Cloud Boat – Book of Hours album review



written by
Eric Del Buono

Living in Austin, TX the world for music that I see is much different than what I am used to. The love for live music still exists in this Texas town and I plan on finding out as much as I can about it. I listen to all types of music but primarily classic rock and Oasis, as well as country and some hip-hop.

There is a fine line between dark and light music but Cloud Boat has seemed to dance across that line with their new album Book of Hours. Sam Ricketts and Tom Clarke began picking strings together at a young age and have traveled down the road of defining themselves as musicians. Books of Hours surely seems to be a step down that path as they claim they weren’t sure where they were going with this collection. Usually, a debut album is a great indication about where an artist is going and what type of statement they are trying to make. It is still left up in the air what exactly defines this group. There was an unbelievable effort in making this piece, but there is much more room for growth and the potential for greater music is all there.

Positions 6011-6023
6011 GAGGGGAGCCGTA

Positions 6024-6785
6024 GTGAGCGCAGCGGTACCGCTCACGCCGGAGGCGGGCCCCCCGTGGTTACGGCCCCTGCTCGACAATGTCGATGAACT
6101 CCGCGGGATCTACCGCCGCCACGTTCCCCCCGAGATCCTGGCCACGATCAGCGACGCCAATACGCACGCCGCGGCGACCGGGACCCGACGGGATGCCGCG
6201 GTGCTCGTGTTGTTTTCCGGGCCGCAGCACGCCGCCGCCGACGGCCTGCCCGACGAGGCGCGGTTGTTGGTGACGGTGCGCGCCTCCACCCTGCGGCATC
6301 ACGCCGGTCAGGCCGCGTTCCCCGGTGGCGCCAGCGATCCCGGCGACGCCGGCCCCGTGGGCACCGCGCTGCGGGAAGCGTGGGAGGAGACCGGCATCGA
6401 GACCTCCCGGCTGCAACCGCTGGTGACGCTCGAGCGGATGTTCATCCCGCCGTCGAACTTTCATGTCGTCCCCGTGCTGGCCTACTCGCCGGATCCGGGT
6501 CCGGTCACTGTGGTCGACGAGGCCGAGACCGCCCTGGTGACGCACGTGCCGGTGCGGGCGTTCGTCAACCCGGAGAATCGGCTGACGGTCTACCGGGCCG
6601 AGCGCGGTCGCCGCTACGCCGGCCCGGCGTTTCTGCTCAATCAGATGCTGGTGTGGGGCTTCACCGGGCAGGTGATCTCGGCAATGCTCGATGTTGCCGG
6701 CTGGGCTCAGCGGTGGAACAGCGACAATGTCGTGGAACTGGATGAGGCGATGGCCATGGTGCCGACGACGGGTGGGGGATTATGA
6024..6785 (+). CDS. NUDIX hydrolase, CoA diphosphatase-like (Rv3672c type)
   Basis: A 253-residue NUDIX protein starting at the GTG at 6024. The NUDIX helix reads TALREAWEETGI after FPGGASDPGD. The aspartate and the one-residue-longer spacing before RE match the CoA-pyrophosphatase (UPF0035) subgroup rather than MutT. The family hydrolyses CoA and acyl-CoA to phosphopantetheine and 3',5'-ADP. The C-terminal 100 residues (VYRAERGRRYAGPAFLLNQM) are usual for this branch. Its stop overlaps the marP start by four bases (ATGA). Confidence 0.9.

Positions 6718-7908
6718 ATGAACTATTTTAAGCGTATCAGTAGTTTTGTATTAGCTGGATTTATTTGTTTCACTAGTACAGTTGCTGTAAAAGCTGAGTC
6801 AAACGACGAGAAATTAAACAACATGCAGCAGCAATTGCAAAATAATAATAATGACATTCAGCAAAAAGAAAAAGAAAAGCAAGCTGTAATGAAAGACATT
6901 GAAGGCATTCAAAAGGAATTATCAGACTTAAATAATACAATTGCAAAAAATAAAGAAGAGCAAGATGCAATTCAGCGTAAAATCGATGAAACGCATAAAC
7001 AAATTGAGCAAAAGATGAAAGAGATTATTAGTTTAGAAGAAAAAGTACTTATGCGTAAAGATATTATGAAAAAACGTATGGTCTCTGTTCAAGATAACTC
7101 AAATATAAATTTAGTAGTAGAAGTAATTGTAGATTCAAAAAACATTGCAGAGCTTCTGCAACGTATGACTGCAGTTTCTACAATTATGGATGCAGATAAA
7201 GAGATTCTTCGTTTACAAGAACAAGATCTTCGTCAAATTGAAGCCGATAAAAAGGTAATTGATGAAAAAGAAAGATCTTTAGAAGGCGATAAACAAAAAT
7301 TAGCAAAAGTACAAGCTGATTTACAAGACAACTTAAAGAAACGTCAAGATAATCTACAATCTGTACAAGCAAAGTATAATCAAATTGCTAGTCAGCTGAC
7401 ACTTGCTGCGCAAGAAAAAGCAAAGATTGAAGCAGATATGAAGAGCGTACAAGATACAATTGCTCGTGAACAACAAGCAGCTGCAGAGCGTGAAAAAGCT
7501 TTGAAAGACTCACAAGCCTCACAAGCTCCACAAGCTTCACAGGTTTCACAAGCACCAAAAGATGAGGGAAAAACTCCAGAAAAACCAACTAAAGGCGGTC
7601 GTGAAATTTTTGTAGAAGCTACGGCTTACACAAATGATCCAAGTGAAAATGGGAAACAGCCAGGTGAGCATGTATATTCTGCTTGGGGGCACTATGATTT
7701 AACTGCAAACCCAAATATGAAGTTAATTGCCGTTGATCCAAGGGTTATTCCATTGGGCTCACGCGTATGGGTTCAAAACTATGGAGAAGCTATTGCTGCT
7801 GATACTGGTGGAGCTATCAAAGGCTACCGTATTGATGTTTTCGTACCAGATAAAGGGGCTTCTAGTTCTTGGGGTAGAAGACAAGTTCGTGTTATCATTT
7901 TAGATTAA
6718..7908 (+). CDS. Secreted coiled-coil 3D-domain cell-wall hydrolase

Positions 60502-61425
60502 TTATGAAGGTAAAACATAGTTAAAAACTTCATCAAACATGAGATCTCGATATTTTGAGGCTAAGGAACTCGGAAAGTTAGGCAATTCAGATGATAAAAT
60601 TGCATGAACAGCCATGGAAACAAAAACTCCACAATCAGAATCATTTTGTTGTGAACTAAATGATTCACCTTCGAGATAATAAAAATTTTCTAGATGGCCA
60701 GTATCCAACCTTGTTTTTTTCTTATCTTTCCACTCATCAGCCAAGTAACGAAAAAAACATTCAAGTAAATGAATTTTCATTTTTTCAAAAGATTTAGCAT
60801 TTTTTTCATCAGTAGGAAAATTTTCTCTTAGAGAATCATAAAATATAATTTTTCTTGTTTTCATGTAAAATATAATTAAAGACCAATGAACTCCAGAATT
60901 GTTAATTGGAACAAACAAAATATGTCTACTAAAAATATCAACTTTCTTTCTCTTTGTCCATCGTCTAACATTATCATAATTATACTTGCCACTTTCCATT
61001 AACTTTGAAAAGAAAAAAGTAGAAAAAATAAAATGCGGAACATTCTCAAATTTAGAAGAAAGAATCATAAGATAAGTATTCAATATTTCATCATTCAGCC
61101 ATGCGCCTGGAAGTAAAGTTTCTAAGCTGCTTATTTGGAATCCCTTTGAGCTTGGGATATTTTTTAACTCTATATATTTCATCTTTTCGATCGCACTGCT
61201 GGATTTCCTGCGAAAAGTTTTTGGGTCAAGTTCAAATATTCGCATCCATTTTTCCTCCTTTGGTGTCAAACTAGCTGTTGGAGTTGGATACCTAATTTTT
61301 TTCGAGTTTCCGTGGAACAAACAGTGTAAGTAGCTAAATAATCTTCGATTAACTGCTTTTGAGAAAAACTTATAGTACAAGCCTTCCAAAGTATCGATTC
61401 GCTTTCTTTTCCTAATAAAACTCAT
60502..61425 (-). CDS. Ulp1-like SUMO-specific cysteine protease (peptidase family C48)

The album is very focused on instrumentals and creates a special ambiance that you can’t get with too much of today’s modern music. The British duo has created a big time platform for thinking with their tracks. The feeling that the music gives you can sway you left to right, up and down. It is vague, and the music is up for interpretation for each listener. The extreme vagueness in the sound leaves the mood up to the perception of the listener. For me personally, I definitely got a European, cathedral church type of sound. Lord knows I haven’t been to church in years and could use a few trips to the confessional booth, but Book of Hours bought me a good year and a half for that trip.

All jokes aside, the special part about the album is the incorporation of electronic music with some standard guitar and piano playing. Every song has a deep, cathedral mood to it. The chords they strike with the electronics stay even keeled. Every music teacher that has taught music writing always speaks about bringing the song “home” and you seem to wait for that chord to strike in the music. The listener waits for the time where the track hits it’s peak. Ricketts and Clark keep you at a build up while you wait for that moment to come. It’s comparable to your favorite TV show hitting a commercial break before the main character heads into a shootout but it never comes back on. It absolutely left me wanting more but also left me unsatisfied. If you’re in the mood for something completely different to open you up a bit, Book of Hours might take you there.


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